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The Krays’ “business manager” Leslie Payne led their scams but then testified against them


Jobseekers beware of job frauds during this Covid

Leslie Payne was born in Paddington, London, in 1924.

He served in the army in World War I, seeing action in Italy and rising to the rank of sergeant (he would later falsely claim to have been a major).

After being discharged in 1947, he became a vacuum cleaner and radio salesman before running a car dealership in Stratford.

In 1959 a dispute over a hire-purchase agreement brought him into contact with the notorious London gangsters Ronnie and Reggie Kray, who were impressed by his business acumen and appointed him their business manager.


What was the scam?

Payne helped the Krays branch out from protection rackets, low-level thuggery, and taking a cut of the earnings of other crooks into “long firm” frauds.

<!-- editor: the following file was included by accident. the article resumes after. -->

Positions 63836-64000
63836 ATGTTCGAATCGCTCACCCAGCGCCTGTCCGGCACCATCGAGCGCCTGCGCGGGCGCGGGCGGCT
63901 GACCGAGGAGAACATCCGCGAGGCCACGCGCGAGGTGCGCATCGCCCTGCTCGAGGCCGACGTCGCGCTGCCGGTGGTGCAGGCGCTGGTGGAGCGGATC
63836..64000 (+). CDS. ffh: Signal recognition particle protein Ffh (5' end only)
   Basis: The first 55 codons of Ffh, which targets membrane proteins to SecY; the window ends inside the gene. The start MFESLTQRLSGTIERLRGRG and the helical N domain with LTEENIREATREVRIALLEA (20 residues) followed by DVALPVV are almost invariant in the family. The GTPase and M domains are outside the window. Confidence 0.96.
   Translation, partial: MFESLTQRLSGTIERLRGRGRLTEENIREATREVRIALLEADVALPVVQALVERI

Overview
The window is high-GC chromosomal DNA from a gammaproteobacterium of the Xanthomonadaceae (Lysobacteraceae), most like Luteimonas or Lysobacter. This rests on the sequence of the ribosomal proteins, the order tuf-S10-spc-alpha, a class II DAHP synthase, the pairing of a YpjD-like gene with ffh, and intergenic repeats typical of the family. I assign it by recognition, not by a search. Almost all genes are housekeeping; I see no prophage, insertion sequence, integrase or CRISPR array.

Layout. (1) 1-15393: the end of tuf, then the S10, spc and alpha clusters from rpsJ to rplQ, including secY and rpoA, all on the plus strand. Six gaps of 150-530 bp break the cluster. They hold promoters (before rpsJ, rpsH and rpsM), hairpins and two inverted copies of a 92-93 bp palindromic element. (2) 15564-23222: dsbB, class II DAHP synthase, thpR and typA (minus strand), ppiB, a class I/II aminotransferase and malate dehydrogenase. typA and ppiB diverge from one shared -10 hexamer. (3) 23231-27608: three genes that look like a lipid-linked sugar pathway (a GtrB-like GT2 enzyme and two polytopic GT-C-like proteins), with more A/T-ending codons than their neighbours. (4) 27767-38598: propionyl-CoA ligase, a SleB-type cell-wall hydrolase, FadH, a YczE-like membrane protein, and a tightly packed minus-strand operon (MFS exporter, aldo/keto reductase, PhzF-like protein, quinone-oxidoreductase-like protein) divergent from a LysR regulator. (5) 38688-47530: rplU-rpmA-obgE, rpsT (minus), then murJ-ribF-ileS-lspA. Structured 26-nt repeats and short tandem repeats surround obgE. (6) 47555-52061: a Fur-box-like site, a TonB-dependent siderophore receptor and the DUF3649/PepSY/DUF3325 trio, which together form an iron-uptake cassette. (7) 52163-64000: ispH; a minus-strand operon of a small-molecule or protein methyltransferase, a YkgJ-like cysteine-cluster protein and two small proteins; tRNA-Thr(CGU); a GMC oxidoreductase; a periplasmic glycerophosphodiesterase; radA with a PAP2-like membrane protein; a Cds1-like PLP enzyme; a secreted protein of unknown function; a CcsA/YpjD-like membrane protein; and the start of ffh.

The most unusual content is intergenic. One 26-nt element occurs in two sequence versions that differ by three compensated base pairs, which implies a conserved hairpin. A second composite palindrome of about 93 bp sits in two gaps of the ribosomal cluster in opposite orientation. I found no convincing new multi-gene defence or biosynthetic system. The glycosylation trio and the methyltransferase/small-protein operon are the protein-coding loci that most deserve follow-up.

They involved using a respectable lead and false references to sell goods bought from the manufacturer or wholesaler on credit.

Having established a reputation for paying its bills on time, the company would then buy as many interests as possible, then sell them at a discount for cash before disappearing, leaving behind unpaid bills.

What happened next?

The slow pace of fraud investigation meant that by the time the police started to get involved, the trail had gone cold, and the Krays’ reputation meant that those engaged in fronting the long firms stayed quiet.

However, the Krays’ taste for violence and celebrity, as well as Payne’s reluctance to get directly involved in smuggling stolen bonds for the American mafia, led Payne to drift away.

After the Krays attempted to get a gang member to kill him, Payne co-operated with the police and testified at the Krays’ 1969 trial.

Payne was himself later jailed after he published a book about his friends.

Lessons for investors

The “long firm” frauds were lucrative: Charlie Kray estimated that a typical copy would make £20,000 (£436,000 in today’s money), for a total of £100,000 (£2.1m) of profit in 1962 alone.

Detailed credit checks and fraud investigations have made “long firms” much less of a threat than they used to be, but it remains a good idea for a firm to do proper due diligence before allowing a customer to buy goods on credit.

Leslie Payne died at the age of 66 in 1990.


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